For two years, a few unions and Washington DC lobby groups have hoped that a milder guest worker and enforcement regime might be attached to a promise of legal status for the undocumented. Their proposal, sponsored by Senators John McCain and Edward Kennedy, has stalled, however, as Congressional Republicans line up behind Specter and Bush.
In the new Change to Win union federation, two unions still support the basic guest worker/legalization tradeoff - the Service Employees and UNITE-HERE, the union for hotel and clothing workers. Two other unions in the federation, however, have spoken out against it
- the Teamsters and the United Food and Commercial Workers.
In a recent letter to the New York Times, UFCW President Joe Hansen cautioned that "historically, guest worker programs have led to worker mistreatment.
There's every reason to believe that an expanded guest worker program would lead to increased worker abuse at a time when the current climate is to relax, if not outright ignore, labor protections in many workplaces."
For the UFCW, "a constructive immigration policy would respect and provide a legalization process for the millions of immigrant workers already contributing to our economy and society, while protecting wages and workplace protections for all workers."
Meanwhile, other unions in the AFL-CIO have become the most vocal critics of Congress' proposed reforms.
Comparing the Specter bill to the reviled bracero program of the 1940s and 50s, Chavez-Thompson calls for "a more just and democratic immigration system that protects the interests of all workers-immigrants and U.S.-born alike." Reform proposals, she says, must provide a clear path to permanent residency, and enforcement of workplace standards.
"We certainly don't need more programs that see immigrants just as cheap labor," says Cathi Tactaquin, director of the National Network for Immigrant and Refugee Rights, "that segregate them and treat them as less than equal. Congress isn't offering real protection for native or foreign born workers --just a lot of tough talk and guest worker programs."
Chavez Thompson warns that Congress' current direction will produce "an undemocratic, two-tiered society. We should embrace [immigrant] workers not as 'guests' but as full members of society -- as permanent residents with full rights and full mobility."
The choice between second-class status and equality has always been the fault line in US racial, labor and immigration policies.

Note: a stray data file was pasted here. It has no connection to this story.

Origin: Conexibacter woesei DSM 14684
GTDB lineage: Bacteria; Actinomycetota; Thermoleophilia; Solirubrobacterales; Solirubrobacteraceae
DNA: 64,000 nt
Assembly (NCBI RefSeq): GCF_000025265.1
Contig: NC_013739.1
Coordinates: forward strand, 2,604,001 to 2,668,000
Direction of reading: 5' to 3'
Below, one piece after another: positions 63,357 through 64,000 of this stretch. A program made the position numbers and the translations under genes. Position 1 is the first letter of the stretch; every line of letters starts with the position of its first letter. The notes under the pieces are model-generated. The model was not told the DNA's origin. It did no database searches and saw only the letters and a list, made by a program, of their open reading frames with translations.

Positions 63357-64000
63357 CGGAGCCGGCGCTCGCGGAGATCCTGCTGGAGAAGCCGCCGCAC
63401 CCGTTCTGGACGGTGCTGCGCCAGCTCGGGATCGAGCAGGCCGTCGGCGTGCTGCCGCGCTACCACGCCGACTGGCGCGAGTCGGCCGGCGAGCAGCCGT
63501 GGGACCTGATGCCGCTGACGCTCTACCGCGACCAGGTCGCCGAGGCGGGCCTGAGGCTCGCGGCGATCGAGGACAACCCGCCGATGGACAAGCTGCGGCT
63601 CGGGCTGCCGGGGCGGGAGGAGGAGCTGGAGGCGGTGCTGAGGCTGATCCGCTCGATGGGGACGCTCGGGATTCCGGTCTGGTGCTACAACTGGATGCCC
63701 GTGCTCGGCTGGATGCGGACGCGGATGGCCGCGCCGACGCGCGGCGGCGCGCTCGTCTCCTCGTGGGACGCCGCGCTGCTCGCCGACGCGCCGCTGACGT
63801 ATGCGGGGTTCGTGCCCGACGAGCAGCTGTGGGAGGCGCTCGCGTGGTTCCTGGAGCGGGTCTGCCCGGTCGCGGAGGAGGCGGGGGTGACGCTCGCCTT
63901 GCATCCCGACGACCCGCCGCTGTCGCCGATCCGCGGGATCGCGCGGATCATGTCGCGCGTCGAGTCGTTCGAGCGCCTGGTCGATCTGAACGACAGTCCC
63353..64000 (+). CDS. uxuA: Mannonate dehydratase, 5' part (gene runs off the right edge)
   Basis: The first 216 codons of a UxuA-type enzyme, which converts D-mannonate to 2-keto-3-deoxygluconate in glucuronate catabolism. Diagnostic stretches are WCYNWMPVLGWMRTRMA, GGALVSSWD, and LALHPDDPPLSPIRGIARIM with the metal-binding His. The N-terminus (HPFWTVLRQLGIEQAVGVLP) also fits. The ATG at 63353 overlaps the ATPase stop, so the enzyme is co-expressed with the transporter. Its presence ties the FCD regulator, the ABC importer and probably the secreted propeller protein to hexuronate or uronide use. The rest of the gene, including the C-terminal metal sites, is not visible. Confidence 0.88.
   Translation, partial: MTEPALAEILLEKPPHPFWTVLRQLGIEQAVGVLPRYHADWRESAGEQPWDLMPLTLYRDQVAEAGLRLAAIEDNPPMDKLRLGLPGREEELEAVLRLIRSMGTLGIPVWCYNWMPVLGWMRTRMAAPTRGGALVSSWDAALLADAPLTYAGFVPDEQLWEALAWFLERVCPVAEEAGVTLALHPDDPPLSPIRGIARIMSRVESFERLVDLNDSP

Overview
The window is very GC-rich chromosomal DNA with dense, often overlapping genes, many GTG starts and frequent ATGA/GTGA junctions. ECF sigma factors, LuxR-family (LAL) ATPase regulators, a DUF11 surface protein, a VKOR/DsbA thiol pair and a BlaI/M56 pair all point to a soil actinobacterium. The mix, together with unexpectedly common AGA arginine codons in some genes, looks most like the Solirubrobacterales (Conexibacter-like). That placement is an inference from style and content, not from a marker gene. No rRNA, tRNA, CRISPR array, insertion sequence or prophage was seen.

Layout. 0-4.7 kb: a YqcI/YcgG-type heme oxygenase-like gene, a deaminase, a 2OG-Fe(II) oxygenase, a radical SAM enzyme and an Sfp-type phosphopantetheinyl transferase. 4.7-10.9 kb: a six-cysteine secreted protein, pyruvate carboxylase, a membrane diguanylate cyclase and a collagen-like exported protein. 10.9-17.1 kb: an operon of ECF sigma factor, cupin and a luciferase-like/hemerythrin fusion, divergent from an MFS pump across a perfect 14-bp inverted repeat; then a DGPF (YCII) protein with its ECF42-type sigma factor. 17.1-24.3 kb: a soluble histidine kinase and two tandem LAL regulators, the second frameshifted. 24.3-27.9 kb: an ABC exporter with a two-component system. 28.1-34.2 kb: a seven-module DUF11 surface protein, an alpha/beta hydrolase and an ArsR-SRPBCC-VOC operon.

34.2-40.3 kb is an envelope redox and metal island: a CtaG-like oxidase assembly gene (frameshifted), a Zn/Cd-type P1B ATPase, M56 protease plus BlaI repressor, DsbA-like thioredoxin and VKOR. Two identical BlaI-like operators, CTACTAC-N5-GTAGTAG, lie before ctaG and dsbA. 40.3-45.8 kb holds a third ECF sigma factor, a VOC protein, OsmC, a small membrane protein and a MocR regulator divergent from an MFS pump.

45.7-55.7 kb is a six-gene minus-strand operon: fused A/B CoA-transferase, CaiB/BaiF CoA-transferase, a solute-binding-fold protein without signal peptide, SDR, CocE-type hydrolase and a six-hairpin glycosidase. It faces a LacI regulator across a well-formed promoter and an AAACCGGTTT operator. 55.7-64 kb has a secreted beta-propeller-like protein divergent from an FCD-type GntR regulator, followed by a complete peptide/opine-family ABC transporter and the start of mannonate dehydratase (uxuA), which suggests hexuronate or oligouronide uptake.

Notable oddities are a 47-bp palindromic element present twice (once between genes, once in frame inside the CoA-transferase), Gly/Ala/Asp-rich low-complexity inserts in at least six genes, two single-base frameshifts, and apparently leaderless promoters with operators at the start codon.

It still is.
Sidebar: The Other Main Immigration Bills in Congress
HR 4437: Introduced in December 2005 by Ohio Congressman F. James Sensenbrenner, this bill would make undocumented status a felony, as well as any action by another person (nurses, teachers, religious leaders, etc.) to assist an undocumented immigrant. It would build a wall along 700 miles of the U.S./Mexico border and increase enforcement of employer sanctions.
It has no guest worker or legalization provision. It would require the immediate detention and deportation of any undocumented person.
HR 2330: Introduced by Sens. John McCain and Edward Kennedy, this "bipartisan" bill would allow employers to recruit 400,000 guest workers under temporary visas every year. Undocumented immigrants could also get temporary visas. Both would be able to apply for legal status after four and six years, respectively. The bill would increase enforcement of employer sanctions, including sanctions by Social Security and the Department of Labor, and increase border enforcement as well. It would make it easier for immigrants to reunite their families.
Comprehensive Enforcement and Immigration Control Act:
Introduced in July 2005 by Sens. John Cornyn and Jon Kyl, this bill would allow corporations to recruit workers under 2-year temporary visas. It would allow undocumented workers to qualify for temporary visas also, but they would have to leave the country to apply, and then again after five years. Ten thousand new immigration agents would enforce the prohibition on undocumented immigrants holding jobs, and prisons would be built to house 10,000 deportees.
HR 2092: Introduced last spring by Congresswoman Sheila Jackson Lee, this bill takes a radically different approach from all others. It has no guest worker provision. It grants legal status to anyone living in the United States for five years from the date of passage. It enforces protections for the rights of migrants. It requires that fees paid by those applying for legal status be used for job training and creation programs in communities with high unemployment. It makes it easier for immigrants to reunite their families.
[David Bacon is a California photo journalist who documents labor, migration and globalization. His book The Children of NAFTA: Labor Wars on the US/Mexico Border was published last year by University of California Press.
David Bacon, Photographs and Stories